Science for Progress

because science is fundamental in the 21st century

9: The Journal Impact Factor: how (not) to evaluate researchers – with Björn Brembs

What is the Journal Impact Factor?

The Journal Impact Factor is widely used as a tool to evaluate studies, and researchers. It supposedly measures the quality of a journal by scoring how many citations an average article in this journal achieves. Committees making hiring and funding decisions use the ‘JIF’ as an approximation for the quality of the work a researcher has published, and in extension as an approximation for the capabilities of an applicant.

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about Dennis Eckmeier

Dennis founded Science for Progress. He received a PhD in neuroscience in 2010 in Germany. Until 2018 he worked as a postdoc in the USA, and Portugal. In 2017 he co-organized the March for Science in Lisbon, Portugal. Dennis is currently a freelancer.

#7: Funding Adviser: career at the Interface of Science – with Cristina Oliveira

Most academics won’t stay in academia… or let’s say, not every PhD will land a permanent position as a researcher. With the increasing numbers of PhDs this situation is becoming more serious. In this context, we want to interview people who work in so called ‘alternative careers’. Some of these careers are still related to academia. We hope these interviews will be of interest to people in general, since they may learn something more about how academia works. For PhDs who may not stay researchers, it should be interesting to know what kinds of careers they can have beyond the ivory tower.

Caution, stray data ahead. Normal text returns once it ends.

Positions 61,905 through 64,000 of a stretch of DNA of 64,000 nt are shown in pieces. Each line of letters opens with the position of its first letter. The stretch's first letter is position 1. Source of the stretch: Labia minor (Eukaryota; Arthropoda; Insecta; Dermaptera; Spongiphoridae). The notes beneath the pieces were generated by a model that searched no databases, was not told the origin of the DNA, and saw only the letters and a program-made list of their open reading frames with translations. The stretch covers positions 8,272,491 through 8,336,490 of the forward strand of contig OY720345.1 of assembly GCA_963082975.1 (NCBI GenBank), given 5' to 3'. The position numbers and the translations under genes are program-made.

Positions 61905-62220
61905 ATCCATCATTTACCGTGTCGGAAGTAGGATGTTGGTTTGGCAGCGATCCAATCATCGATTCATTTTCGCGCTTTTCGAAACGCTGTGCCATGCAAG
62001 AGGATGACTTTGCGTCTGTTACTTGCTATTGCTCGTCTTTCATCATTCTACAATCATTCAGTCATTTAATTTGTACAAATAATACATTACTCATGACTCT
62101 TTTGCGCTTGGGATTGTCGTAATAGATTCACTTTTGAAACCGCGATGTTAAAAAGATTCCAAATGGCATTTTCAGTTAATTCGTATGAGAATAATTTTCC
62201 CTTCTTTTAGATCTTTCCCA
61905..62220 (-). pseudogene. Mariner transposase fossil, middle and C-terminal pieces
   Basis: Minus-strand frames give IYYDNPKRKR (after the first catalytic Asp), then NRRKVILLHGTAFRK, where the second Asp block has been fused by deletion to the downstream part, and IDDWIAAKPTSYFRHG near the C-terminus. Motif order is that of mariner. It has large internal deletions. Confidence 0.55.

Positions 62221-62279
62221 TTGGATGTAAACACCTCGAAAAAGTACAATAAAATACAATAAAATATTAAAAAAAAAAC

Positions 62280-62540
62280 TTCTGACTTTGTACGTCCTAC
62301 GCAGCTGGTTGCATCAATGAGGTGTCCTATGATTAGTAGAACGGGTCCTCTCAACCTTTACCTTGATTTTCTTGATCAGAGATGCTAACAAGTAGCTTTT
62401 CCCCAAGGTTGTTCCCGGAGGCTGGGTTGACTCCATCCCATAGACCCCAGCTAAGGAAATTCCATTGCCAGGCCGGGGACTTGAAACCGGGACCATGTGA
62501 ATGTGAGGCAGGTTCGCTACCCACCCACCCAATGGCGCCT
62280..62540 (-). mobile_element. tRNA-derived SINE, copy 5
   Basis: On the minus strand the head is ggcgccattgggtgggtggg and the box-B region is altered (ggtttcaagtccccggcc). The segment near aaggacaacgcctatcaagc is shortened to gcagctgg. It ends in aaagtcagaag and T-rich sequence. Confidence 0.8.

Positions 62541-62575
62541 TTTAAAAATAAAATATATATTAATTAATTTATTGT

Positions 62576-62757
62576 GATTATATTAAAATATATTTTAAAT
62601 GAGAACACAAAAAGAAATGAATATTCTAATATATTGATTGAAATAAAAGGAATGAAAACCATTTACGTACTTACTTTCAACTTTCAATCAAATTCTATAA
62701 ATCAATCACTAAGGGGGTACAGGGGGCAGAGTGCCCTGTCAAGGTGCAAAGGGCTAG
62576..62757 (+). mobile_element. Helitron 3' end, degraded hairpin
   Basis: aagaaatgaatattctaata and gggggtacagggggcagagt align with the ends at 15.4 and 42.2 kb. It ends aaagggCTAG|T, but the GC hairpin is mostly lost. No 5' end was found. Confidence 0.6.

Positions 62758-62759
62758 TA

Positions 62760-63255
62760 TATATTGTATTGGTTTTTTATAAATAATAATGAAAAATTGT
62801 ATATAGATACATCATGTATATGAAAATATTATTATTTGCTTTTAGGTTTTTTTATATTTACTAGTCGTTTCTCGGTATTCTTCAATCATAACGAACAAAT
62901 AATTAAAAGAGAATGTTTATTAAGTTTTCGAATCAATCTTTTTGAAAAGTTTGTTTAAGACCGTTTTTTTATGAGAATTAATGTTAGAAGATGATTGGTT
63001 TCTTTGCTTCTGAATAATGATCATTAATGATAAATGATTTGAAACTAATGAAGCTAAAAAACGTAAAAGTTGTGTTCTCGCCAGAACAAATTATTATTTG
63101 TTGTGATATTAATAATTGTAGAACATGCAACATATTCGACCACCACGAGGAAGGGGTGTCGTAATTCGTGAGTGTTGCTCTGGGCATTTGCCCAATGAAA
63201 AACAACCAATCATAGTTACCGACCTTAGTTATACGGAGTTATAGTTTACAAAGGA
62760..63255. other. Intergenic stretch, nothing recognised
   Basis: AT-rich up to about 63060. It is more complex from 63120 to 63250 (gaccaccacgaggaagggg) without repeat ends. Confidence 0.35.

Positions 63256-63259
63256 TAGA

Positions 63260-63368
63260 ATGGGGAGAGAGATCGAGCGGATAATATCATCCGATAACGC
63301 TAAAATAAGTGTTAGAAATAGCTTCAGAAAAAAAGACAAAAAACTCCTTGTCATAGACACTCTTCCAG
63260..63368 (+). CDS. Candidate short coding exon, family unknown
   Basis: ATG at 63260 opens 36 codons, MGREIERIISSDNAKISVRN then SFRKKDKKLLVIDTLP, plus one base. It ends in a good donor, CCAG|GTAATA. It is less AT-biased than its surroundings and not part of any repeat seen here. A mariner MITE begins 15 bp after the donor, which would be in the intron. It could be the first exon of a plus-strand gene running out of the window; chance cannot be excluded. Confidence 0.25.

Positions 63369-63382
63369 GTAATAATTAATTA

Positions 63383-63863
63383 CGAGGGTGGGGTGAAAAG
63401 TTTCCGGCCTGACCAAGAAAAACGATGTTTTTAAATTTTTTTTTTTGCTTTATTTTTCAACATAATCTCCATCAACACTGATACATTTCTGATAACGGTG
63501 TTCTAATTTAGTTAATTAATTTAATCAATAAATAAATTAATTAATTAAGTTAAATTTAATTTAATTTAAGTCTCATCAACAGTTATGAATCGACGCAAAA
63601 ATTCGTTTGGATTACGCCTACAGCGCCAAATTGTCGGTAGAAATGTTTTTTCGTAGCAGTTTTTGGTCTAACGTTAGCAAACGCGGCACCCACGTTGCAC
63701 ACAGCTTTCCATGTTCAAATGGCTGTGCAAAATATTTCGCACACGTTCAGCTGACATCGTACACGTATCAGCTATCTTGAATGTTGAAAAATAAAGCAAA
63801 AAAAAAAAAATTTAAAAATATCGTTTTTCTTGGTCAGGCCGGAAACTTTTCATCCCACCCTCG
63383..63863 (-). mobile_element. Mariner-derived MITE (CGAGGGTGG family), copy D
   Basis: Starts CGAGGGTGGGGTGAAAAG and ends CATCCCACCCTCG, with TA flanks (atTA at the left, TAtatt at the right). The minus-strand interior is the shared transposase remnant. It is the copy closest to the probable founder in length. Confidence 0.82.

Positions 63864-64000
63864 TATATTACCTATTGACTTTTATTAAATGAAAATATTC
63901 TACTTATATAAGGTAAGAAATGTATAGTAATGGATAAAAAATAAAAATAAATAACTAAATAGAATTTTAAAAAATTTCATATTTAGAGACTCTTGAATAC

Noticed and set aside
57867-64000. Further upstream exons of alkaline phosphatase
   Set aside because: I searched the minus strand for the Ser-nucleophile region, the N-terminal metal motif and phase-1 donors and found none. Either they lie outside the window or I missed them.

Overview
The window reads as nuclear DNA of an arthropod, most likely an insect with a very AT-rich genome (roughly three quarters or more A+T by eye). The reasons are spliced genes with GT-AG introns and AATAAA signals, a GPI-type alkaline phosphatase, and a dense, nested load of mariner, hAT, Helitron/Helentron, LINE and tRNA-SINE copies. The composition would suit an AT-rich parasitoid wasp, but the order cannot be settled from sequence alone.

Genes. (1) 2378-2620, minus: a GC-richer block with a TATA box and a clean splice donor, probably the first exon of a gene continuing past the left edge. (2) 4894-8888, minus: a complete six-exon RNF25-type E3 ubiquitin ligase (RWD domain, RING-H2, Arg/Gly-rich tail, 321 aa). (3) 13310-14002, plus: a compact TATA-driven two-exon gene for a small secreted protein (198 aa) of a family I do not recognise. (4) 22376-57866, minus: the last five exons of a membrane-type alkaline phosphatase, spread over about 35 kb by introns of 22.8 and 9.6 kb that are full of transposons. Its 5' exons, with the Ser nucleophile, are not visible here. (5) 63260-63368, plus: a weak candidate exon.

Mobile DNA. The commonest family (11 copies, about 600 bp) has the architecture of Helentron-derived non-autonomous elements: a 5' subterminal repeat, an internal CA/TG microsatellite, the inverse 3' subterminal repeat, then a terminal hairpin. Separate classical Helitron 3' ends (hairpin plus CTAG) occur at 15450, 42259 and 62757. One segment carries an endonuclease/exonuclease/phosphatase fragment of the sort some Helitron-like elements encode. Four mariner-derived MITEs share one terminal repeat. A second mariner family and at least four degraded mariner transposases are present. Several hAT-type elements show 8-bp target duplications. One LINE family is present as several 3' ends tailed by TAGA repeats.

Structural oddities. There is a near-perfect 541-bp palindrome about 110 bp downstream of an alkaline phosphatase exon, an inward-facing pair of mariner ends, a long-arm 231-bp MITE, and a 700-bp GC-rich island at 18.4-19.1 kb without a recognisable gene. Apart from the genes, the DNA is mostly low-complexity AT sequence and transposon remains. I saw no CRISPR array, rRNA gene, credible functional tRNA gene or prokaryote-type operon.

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about Dennis Eckmeier

Dennis founded Science for Progress. He received a PhD in neuroscience in 2010 in Germany. Until 2018 he worked as a postdoc in the USA, and Portugal. In 2017 he co-organized the March for Science in Lisbon, Portugal. Dennis is currently a freelancer.

#3: The March for Science in Germany – with Dr. Tanja Baudson and Claus Martin

“The population says, ‘this external funding lowers the trust in science!’ “ – Tanja Gabriele Baudson

“I think our task as citizens and as people interested in science, and in truth, and in freedom, [is] to prevent that something like what happened in the United States is going to happen in Germany aswell.” – Claus Martin

Mark the date! The March for Science 2018 is on April 14th! Last year, the March for Science in Germany was the largest (in terms of number of marches) outside the USA. Dr. Tanja Gabriele Baudson, giftedness researcher and visiting professor at the University of Luxemburg, and Claus Martin, a director and composer from Mühlheim, brought local organizer teams together, and coordinated them! In our first external interview, the two describe how they decided to take the initiative. We also cover what they identified as the issue underlying the spread of anti-science sentiments in Germany: a lack of trust in science in the population due to the influence of third party funding. And finally we talk about activities planned for this year’s March for Science in Germany.

further information

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about Dennis Eckmeier

Dennis founded Science for Progress. He received a PhD in neuroscience in 2010 in Germany. Until 2018 he worked as a postdoc in the USA, and Portugal. In 2017 he co-organized the March for Science in Lisbon, Portugal. Dennis is currently a freelancer.

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